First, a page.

It is a further object of the invention to provide a valve disk and holder assembly which can be assembled from its constituent parts more quickly and easily than the parts of conventional disk and holder assemblies, and which facilitates changing a valve disk of one material for a disk made of a different material.
Additional objects and features of the invention will be apparent from the following description in which reference is made to the accompanying drawings.
In the drawings:
FIG. 1 is a cross-sectional view of a conventional pilot operated piston valve wherein the pilot passageway is formed in the piston;
FIG. 2 is a cross-sectional view of a disk and holder assembly, on an enlarged scale, according to the present invention;
FIG. 3 is an explanatory view, similar to FIG. 2, of a disk and holder assembly;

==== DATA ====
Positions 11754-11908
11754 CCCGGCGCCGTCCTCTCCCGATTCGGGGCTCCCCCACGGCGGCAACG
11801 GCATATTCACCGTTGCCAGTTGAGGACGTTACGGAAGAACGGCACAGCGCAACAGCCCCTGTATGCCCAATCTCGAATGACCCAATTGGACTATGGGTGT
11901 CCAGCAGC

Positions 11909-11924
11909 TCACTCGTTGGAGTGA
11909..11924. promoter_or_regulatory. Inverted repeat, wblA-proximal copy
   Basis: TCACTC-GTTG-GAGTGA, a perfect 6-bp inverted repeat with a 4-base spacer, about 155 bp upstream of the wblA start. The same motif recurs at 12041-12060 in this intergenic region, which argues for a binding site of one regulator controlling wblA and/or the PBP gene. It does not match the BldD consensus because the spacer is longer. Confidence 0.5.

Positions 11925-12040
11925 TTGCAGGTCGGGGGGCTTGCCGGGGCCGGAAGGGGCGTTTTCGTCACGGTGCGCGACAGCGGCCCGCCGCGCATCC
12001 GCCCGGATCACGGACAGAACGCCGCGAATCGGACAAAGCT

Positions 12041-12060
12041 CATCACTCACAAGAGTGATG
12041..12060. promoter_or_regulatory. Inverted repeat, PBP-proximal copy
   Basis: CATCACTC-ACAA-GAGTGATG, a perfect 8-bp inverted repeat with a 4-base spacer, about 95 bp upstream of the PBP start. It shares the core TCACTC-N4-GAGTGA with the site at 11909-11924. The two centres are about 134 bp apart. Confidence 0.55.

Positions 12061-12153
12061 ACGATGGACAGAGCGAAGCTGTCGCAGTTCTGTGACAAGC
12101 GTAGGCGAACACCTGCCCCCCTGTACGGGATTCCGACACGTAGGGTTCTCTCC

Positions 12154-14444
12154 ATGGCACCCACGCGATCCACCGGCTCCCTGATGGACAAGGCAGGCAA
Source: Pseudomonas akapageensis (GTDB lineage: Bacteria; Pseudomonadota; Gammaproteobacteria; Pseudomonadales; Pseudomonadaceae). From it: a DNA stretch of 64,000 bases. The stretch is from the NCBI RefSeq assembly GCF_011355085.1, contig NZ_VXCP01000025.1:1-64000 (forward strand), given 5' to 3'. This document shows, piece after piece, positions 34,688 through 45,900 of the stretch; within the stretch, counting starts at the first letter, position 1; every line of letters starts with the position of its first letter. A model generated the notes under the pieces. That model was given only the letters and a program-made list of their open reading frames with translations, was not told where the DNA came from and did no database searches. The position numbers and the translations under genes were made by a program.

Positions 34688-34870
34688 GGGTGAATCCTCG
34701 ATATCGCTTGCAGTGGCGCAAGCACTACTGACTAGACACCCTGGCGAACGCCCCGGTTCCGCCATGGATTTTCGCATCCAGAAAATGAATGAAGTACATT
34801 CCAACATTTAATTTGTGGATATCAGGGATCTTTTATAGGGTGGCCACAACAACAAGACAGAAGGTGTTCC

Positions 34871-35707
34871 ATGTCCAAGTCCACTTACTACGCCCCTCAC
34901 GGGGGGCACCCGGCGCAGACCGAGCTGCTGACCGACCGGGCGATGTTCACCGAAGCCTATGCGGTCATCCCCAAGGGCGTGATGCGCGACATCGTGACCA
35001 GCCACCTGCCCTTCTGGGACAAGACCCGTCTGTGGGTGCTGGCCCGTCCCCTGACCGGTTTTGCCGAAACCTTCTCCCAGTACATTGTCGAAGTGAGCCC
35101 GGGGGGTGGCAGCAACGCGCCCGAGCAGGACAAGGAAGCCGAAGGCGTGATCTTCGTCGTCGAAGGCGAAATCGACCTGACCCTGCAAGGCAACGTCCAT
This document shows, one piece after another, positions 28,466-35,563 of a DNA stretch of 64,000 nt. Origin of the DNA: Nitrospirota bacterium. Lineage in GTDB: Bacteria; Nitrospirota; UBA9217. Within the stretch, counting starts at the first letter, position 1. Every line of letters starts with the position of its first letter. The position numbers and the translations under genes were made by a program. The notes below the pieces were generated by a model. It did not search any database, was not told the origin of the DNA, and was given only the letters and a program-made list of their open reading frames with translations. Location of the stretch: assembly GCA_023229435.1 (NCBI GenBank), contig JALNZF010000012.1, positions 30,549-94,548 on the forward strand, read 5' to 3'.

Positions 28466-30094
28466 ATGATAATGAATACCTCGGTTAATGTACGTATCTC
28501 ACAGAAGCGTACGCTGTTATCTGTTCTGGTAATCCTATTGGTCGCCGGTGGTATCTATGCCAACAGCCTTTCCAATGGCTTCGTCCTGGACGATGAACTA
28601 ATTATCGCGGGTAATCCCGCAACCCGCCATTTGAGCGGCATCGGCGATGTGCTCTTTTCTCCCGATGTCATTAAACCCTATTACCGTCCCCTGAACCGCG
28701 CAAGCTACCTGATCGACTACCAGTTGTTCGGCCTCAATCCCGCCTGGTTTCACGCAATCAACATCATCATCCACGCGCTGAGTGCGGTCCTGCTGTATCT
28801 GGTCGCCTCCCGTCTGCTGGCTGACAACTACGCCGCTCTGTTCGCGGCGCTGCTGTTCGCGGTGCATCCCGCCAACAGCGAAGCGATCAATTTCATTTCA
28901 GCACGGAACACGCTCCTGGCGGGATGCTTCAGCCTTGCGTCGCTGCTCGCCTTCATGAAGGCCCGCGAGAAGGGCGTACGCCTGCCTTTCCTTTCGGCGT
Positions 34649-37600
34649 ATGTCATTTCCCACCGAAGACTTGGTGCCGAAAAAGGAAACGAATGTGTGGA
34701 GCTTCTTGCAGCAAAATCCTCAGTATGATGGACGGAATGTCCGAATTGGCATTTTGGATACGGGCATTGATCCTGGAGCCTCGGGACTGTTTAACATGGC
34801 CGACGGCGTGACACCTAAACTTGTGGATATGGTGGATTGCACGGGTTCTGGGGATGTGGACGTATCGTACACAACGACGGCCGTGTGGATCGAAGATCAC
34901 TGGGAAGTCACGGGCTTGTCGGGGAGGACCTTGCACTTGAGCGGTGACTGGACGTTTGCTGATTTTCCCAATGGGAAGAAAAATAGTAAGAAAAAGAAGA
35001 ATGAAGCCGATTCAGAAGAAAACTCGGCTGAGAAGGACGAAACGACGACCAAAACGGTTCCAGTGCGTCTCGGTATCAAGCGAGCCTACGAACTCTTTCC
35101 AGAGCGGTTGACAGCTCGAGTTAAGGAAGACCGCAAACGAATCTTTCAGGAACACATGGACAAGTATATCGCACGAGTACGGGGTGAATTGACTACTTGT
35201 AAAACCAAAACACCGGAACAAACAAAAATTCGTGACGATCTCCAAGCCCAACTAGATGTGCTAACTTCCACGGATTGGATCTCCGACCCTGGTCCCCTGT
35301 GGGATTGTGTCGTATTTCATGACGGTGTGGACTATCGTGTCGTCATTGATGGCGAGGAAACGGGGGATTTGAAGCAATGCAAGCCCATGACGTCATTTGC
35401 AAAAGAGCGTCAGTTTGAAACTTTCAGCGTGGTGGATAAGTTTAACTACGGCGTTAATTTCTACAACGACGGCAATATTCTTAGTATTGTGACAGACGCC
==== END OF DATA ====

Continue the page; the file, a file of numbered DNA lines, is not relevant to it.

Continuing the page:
FIGS. 4-6 are fragmentary cross-sectional views of a disk and holder assembly according to this invention within a valve of the type shown in FIG. 1, showing a sequence of positions as the valve opens;
FIG. 7 is a cross-sectional view of a conventional pilot operated piston valve wherein the pilot passageway is formed in the valve body and not in the piston;
FIGS. 8-10 are fragmentary cross-sectional views of an alternative embodiment of a disk and holder assembly according to this invention within a valve of the type shown in FIG. 7, showing a sequence of positions as the valve opens; and
FIG. 11 is a cross-sectional view of a disk and holder assembly, showing an alternative embodiment of the disk.